From the April 2018 ACP Internist
Standardized patients are used during medical school to ensure physicians develop competencies in communication and physical examination skills.
By Leah Lawrence
The role of the “standardized patient,” which turns 55 this year, has grown and adapted to medicine's changing landscape since its inception.
In 1963, neurologist and medical educator Howard S. Barrows, MD, recruited a woman at the University of Southern California (USC) to play “Patty Dugger,” a paraplegic patient with multiple sclerosis who was based on a real patient seen at Los Angeles County Hospital. Thought of as too “Hollywood” by many in neurology and medicine, Dr. Barrows' new educational tool eventually caught on and spread throughout the country.
“These methods were not always well received, but eventually people started to experiment and realized that standardized patients can give students feedback on clinical skills and on communication skills, all from a patient perspective,” said Karen Lewis, PhD, director of administration of the Standardized Patient Program and the Clinical Learning and Simulation Skills (CLASS) Center at the George Washington University School of Medicine and Health Sciences in Washington, D.C.
Today, standardized patients are used in the United States Medical Licensing Examination (USMLE) Step 2 Clinical Skills exam to test medical students and graduates on their ability to take medical histories, perform physical examinations, and communicate their findings.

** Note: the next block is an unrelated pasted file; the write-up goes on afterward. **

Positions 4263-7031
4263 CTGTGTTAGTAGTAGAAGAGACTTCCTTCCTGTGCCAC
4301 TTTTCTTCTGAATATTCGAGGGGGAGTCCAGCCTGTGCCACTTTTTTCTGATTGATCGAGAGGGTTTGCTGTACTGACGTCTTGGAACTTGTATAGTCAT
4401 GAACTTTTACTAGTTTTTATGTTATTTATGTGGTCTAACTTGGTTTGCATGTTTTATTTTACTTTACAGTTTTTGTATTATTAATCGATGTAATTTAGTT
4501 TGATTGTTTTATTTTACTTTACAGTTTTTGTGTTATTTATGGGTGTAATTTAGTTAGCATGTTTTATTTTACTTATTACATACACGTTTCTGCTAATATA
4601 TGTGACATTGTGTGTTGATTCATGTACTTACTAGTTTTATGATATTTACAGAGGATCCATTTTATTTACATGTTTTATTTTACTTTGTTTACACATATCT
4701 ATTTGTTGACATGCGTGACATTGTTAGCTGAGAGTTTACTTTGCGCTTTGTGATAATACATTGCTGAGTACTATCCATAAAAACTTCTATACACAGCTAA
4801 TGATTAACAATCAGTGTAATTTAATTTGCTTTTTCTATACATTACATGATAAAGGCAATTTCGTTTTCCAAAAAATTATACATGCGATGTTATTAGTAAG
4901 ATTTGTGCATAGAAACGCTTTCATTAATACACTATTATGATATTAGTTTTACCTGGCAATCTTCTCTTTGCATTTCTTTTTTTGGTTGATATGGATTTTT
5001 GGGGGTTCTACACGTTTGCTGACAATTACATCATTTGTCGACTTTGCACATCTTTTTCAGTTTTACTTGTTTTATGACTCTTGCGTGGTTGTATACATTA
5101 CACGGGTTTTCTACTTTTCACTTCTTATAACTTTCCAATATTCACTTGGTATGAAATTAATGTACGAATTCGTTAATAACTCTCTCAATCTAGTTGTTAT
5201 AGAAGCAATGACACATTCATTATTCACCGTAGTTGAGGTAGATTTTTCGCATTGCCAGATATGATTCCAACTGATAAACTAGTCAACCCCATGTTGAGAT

The USMLE testing requirement greatly influenced many medical schools to establish their own standardized patient training programs, according to Daisy Smith, MD, FACP, ACP's Vice President of Clinical Programs.
“Many of these programs have evolved to make standardized patient programs a more useful tool for formative assessments that are valuable learning experiences,” Dr. Smith said. “They provide feedback in a low-stake setting where you don't have a sick patient or worried family hanging in the balance.”
Although initially programs had a checklist or “laundry list” of questions that the students had to ask the patient, many of them have evolved so that the checklist is shorter and students have to proceed in a more logical and patient-centered manner, according to Andrew R. Hoellein, MD, MS, FACP, associate dean for student affairs at the University of Kentucky in Lexington.
At the University of Kentucky, standardized patients are used to ensure other competencies as well, such as counseling of parents in the case of a pediatric patient or a psychiatric case, Dr. Hoellein said.
“We also want to make sure that students can take what they get from a history and a physical and apply it,” he said. “These interactions help them to start to work on medical decision making.”
As students advance in their training, they are faced with more challenging interactions, Dr. Lewis agreed.
“They have to learn to take a sexual history, or to take a history with a child and a parent,” Dr. Lewis said. “They have to learn how to break bad news to a patient, or tell someone that they have made a mistake.”
Read the full article in ACP Internist.
ACP Internist provides news and information for internists about the practice of medicine and reports on the policies, products, and activities of ACP.